Disliking the public

There are those in the press and government who don’t like or trust the public they serve. It is an unliberal attitude–which can come from Liberals, by the way–for it doesn’t buy the core belief of liberal democracy that the people properly rule. Two classic examples:

Here we have a German government official saying that it is his job to protect consumers from themselves. In other words, they don’t know best; he does. Nevermind what they do — giving up private data on Facebook or giving Google the highest market penetration anywhere — he says they should do something else. And so he’ll use his regulatory power to change their behavior to his expectation.

And here we have a columnist for the Observer (aka Guardian), Will Hutton, who says in a fit of journalistic hubris that the BBC is “the last bulwark against populist government by the mob.” So the BBC is what protects the public from itself. He further says, “The bile, unfairness and lack of restraint in the blogosphere is infecting the mainstream media and thus American politics.” Which is to say that the press and government were unsullied and free of bile and unfairness until these damned bloggers (read: citizens with tongues) came along to corrupt them.

In both cases, we simply see members of a power structure threatened by the emergence of a public with its own mind and voice. We thus see the conflict that arises out of the rise of publicness. That’s one of the topics I’m thinking through as I write my book.

  • Funny coming across this article, because I was just thinking the opposite. I read a story in Big Press about some company being “the next Google”. Who cares. Does it have a product that I want to use?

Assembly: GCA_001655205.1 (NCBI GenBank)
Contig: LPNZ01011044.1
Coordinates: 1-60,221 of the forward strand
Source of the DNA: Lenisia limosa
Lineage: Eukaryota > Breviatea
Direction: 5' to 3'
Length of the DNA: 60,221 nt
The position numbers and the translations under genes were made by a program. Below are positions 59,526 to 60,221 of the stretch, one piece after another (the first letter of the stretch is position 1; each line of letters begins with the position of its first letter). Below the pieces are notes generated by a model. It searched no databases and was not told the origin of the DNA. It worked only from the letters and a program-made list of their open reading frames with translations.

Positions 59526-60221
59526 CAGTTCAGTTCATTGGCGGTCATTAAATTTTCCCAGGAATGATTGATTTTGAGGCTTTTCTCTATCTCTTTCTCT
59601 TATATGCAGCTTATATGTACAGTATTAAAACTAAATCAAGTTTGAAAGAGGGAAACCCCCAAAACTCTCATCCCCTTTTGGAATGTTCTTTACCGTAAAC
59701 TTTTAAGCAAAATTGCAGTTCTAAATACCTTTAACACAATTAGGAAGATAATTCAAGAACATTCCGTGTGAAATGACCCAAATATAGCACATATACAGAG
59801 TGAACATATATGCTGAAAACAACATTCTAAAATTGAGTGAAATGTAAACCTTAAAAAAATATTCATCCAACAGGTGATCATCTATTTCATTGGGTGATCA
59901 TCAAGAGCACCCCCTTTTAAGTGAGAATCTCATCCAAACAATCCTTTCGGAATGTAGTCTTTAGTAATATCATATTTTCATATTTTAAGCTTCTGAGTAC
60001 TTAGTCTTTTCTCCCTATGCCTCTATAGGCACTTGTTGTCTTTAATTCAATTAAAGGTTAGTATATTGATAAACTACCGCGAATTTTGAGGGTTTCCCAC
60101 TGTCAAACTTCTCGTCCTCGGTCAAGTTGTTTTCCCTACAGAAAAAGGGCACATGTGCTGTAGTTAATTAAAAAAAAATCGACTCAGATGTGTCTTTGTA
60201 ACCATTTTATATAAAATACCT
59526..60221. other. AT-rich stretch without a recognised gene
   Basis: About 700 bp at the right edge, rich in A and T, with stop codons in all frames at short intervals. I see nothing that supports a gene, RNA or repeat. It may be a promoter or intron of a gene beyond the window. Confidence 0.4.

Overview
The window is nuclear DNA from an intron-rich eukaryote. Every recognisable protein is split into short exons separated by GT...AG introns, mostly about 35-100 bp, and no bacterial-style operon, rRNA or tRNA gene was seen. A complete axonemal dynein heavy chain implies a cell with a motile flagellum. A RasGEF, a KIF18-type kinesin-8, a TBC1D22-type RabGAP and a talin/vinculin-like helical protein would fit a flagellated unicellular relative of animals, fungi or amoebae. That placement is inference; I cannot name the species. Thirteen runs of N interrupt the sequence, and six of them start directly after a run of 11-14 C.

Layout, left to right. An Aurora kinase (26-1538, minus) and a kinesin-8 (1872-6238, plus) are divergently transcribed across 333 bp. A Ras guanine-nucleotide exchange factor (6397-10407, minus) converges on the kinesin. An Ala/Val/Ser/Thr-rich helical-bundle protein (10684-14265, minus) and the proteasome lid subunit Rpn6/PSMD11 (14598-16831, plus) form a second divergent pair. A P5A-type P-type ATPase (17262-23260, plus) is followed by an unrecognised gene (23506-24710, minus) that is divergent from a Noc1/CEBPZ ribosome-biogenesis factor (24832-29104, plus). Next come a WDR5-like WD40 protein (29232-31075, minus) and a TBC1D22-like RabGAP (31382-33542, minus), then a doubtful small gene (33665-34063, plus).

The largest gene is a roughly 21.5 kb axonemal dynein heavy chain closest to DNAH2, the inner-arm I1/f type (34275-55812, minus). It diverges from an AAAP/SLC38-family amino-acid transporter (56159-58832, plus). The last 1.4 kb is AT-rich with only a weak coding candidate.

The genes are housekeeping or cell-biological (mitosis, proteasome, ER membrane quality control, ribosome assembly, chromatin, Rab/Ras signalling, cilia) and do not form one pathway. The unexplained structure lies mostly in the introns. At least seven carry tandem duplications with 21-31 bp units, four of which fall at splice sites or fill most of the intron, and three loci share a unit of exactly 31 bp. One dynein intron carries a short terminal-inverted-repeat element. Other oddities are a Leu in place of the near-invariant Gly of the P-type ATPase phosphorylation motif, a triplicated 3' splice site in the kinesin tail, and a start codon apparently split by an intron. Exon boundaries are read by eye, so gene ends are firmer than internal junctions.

I have written in the past that Big needs Big. The network of Giants always has to have one big winner and a lot of wannabes and losers. They cannot fathom a fungible world, where success, and information, is spread — yea, squandered — across lots and lots of blogs, and people.

    In this same way, these officials need to call the shots and decide what is right or wrong. The detail, the tailored knowledge….the cannot fathom.

    • Andy Freeman

      > The network of Giants always has to have one big winner and a lot of wannabes and losers.

      Story-tellers need big. Big makes is easier for them to tell their stories and reduces the amount of work that they have to do.

      Govts need big too. They don’t have the bandwidth to deal with reality and big gives them the illusion that they can cope.

  • reader

    I think you might oversell your case. Anti-majoritarianism has its proper place. It’s why we have a Senate, and why Supreme Court Justices have life tenure.

    • Another reader


      _One_ core principle of liberal democracy is majority rule. _Another_, just as important, is protecting the rights of political, and other, minorities. Plenty of bad rulers have been elected. That’s why we have the Supreme Court.

      As the article indicates, many Germans like it, but it may violate a right in the German Constitution. In the U.S., at least, politicians swear to uphold the Constitution, not to obey the whims of the public – let alone the whims of the latest Silicon Valley fad.

      There is one state that governs the way you’re talking about – California. And it’s a disaster.